The deep psychological view of gender presents its critics with the following challenge. How do we explain the fact that despite socialization and despite chromosomal sex some people deeply and sincerely identify as the gender not typically associated with their sex? If gender is primarily the product of socialization, then how do we explain gender dysphoria in those who were never socialized for that gender? If gender is primarily chromosomal, how do we explain the existence of a psychology (grounded in brain structures) that can resist a life-time of conditioning in the other gender direction? On the essentialist view, chromosomes, by definition, code for brain structures that underlie the psychology of typical gender identity for that sex. But there exist people for whom this doesn't appear to be true.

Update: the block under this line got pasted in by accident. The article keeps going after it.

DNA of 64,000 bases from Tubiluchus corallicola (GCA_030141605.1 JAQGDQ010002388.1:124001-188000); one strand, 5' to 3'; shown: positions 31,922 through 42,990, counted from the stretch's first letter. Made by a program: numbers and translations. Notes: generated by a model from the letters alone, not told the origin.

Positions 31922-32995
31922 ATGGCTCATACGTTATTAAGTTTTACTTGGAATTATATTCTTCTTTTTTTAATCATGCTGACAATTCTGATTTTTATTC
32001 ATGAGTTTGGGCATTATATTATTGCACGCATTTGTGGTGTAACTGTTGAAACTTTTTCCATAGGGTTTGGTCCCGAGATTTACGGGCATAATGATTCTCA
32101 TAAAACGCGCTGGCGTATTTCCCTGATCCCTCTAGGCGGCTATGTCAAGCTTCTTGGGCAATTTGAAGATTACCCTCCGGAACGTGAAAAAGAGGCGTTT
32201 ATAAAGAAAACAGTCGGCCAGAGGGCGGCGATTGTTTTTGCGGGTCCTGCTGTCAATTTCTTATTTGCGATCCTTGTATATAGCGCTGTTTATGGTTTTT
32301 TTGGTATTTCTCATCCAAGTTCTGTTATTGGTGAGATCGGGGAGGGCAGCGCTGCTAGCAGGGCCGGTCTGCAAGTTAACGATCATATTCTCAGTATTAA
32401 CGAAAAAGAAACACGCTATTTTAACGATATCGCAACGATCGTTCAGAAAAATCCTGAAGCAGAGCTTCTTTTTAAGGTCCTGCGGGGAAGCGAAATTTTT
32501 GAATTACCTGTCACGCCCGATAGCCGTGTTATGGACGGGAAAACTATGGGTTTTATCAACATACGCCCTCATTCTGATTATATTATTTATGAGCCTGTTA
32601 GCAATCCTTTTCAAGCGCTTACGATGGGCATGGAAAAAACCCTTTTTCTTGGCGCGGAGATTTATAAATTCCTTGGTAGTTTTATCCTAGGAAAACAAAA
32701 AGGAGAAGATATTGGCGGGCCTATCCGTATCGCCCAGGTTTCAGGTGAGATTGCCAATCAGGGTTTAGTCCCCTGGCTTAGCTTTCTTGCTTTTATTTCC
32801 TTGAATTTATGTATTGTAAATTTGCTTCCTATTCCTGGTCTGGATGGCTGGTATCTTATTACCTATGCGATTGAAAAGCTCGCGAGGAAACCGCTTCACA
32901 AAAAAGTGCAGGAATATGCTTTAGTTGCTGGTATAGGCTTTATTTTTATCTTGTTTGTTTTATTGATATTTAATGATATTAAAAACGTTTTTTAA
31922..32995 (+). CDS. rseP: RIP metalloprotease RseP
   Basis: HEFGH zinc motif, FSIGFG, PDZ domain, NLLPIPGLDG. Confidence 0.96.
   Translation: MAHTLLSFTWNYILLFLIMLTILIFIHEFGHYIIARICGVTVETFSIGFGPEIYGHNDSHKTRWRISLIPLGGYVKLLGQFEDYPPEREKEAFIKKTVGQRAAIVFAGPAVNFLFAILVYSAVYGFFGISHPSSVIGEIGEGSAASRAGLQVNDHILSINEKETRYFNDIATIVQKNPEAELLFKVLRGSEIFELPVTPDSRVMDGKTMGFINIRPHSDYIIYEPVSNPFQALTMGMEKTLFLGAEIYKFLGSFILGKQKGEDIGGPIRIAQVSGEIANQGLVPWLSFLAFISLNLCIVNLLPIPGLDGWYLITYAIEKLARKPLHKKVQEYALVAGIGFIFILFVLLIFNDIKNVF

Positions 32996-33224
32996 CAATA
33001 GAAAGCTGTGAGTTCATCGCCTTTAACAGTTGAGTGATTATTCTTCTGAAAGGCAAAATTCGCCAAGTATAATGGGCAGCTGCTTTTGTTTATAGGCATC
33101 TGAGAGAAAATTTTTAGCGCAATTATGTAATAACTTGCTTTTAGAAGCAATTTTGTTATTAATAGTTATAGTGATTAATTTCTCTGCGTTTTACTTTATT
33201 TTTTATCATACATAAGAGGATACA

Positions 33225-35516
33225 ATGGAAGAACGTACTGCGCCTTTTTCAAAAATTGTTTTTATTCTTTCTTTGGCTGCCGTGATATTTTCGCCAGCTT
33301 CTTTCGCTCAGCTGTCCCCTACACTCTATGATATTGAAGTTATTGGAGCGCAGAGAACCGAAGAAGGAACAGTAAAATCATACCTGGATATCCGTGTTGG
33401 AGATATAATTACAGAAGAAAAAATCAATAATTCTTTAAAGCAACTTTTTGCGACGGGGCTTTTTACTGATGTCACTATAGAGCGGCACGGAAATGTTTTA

The central task for trans-inclusive feminists, with respect to the ontological question, is to show a disanalogy between race and gender. Almost no one thinks that self-identity can determine one's race. So, trans-inclusive feminists need to argue that gender and race differ in some important respect where gender can be determined by self-identity but race can't.

These arguments exist but disagreement over their soundness still abounds--even in the neo-Marxist post-modernist universities (i.e., all of them, according to Jordan Peterson). Regardless of one's position on the issue, I think it's unfair to vilify conservatives and people on the right over the ontological issue when there isn't even consensus on the liberal left.

The Ethical Issue
That said, the left generally agrees on the ethical question: Should I refer to someone according to their preferred gender pronoun? Regardless of whether someone actually believes a trans person is really the gender they believe themselves to be, most people on the left hold that basic norms of dignity and mutual respect imply we call people by their preferred pronoun.